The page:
Let’s say you wanted to hire another planner for your practice. If you’re like many advisers I’ve spoken with, you’d probably choose someone who was seasoned and experienced over someone who had just graduated from college or university.

It may be time to reconsider that instinct.

Four-year degree programs are multiplying and they’re turning out smart, educated future planners, according to School's out: Making the case for a financial planning degree by Financial Planning's assistant managing editor, Maddy Perkins.

College of Saint Rose (Photo: College of Saint Rose)
College of Saint Rose (Photo: College of Saint Rose)

“I would encourage advisers to move away from the conventional belief that the only way to cut your teeth in this industry is by learning on the job,” she tells me. “I think many advisers who are hiring will be surprised by the work these professors and students are doing — and, on a macro level, how they’re helping shape the future of the industry.”

When your daughter or nephew asks you how to become an adviser, what should you tell them? A four-year degree is a “no brainer,” Perkins suggests. “It makes getting a job easier and they can hit the ground running once they get hired.”

75 leading planning schools: Where are they located?
Find out where our annual list of financial planning degree programs at colleges and universities fall on the map.

In other ways, of course, experience plays an important role. Planners who have dedicated their time and efforts to pro bono work have a lot to teach students — and the advisers who might hire them.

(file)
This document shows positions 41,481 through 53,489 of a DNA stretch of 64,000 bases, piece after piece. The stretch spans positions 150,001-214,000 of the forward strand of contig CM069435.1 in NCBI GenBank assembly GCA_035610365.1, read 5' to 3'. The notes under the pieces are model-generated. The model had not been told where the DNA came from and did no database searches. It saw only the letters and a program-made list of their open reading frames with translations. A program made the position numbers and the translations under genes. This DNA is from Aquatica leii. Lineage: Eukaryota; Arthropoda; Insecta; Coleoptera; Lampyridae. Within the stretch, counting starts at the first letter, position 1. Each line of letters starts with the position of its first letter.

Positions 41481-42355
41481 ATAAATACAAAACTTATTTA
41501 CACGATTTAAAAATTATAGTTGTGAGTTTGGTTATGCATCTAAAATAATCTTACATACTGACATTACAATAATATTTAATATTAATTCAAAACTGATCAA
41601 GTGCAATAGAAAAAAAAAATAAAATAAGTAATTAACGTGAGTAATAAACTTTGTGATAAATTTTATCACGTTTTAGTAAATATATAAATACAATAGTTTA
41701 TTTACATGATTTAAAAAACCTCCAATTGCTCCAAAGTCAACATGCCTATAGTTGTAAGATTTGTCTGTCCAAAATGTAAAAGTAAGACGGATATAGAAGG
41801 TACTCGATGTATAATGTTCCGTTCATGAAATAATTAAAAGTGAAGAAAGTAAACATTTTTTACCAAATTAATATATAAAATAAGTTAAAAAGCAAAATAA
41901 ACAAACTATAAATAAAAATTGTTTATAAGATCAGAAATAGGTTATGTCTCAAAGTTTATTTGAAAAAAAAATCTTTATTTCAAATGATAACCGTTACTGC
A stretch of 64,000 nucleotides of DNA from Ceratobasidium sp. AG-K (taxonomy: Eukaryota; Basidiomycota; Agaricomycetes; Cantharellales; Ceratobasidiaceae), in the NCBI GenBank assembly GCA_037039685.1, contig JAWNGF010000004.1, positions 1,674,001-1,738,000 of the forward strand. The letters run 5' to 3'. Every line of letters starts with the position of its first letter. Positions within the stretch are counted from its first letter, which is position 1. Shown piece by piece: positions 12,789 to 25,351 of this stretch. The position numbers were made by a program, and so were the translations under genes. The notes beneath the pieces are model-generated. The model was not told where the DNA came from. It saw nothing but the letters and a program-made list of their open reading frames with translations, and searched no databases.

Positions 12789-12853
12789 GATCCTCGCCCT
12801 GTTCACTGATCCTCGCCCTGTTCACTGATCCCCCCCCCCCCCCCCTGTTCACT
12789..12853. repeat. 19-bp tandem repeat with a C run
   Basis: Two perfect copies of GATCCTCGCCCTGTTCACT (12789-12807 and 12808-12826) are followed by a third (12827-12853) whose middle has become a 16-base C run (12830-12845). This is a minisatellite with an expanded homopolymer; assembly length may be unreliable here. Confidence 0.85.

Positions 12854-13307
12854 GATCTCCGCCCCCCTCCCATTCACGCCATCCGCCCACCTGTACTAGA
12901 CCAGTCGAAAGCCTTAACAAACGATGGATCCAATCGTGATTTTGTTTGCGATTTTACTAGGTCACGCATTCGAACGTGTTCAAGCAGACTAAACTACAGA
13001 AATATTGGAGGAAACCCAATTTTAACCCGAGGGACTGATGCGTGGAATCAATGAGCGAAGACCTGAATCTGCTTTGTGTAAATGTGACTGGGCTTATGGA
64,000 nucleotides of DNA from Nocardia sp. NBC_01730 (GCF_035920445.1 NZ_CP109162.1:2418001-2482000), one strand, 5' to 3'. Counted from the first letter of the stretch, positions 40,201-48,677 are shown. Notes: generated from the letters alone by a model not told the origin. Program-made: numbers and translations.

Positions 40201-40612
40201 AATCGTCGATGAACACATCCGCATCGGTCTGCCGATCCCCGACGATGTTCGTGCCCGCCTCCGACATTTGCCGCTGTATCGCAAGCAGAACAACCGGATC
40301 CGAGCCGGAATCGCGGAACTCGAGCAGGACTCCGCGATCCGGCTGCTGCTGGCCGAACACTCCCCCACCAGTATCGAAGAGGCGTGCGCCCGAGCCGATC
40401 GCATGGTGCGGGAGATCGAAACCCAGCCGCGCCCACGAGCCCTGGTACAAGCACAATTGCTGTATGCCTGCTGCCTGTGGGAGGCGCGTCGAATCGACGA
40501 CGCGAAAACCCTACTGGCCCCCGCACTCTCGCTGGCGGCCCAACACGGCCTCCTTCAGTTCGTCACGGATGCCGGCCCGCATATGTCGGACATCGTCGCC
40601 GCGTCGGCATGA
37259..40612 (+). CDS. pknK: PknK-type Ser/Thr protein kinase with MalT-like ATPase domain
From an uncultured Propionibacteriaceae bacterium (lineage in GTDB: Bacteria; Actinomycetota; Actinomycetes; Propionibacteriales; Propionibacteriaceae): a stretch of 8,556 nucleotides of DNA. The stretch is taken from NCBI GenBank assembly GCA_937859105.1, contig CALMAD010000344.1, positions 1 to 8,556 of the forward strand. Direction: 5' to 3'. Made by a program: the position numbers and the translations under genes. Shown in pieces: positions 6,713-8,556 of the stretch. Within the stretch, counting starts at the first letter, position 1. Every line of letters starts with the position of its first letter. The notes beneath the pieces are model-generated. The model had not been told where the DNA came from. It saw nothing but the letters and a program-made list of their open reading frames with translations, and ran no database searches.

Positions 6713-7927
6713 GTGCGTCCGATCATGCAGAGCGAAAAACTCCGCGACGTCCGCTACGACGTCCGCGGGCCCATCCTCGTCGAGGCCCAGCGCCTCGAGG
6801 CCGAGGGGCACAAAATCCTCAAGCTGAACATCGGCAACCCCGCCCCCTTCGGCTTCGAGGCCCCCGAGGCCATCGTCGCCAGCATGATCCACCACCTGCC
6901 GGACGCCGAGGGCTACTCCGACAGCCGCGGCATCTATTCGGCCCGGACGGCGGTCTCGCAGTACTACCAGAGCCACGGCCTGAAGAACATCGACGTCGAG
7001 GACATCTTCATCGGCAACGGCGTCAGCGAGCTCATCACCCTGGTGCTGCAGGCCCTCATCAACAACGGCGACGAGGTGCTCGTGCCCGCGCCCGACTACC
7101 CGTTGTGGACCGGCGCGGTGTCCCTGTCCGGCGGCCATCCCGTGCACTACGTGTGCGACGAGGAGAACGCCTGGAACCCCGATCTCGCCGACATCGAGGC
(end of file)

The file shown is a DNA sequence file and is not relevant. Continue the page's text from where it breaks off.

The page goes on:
“Planners who don’t do pro bono planning are missing out on a lot,” says Financial Planning's senior editor and West Coast bureau chief, Ann Marsh, who wrote profiles of our Pro Bono Award winners.

Read more: How advisers are advancing financial literacy

“Those who offer their expertise for free say that helping people who have no other means of getting that help is one of the deepest satisfactions they’ve experienced,” she says. “I do think more fiduciary planners should make it a habit.”

Marsh tells me she was inspired by the winners, as well as the other nominees. “It’s incredibly moving to encounter those planners who devote so much of their careers to helping those who could never pay. Done right, planning enables people to avoid pitfalls like predatory lending, craft plans to pay for college and retirement, and realize their dreams.”

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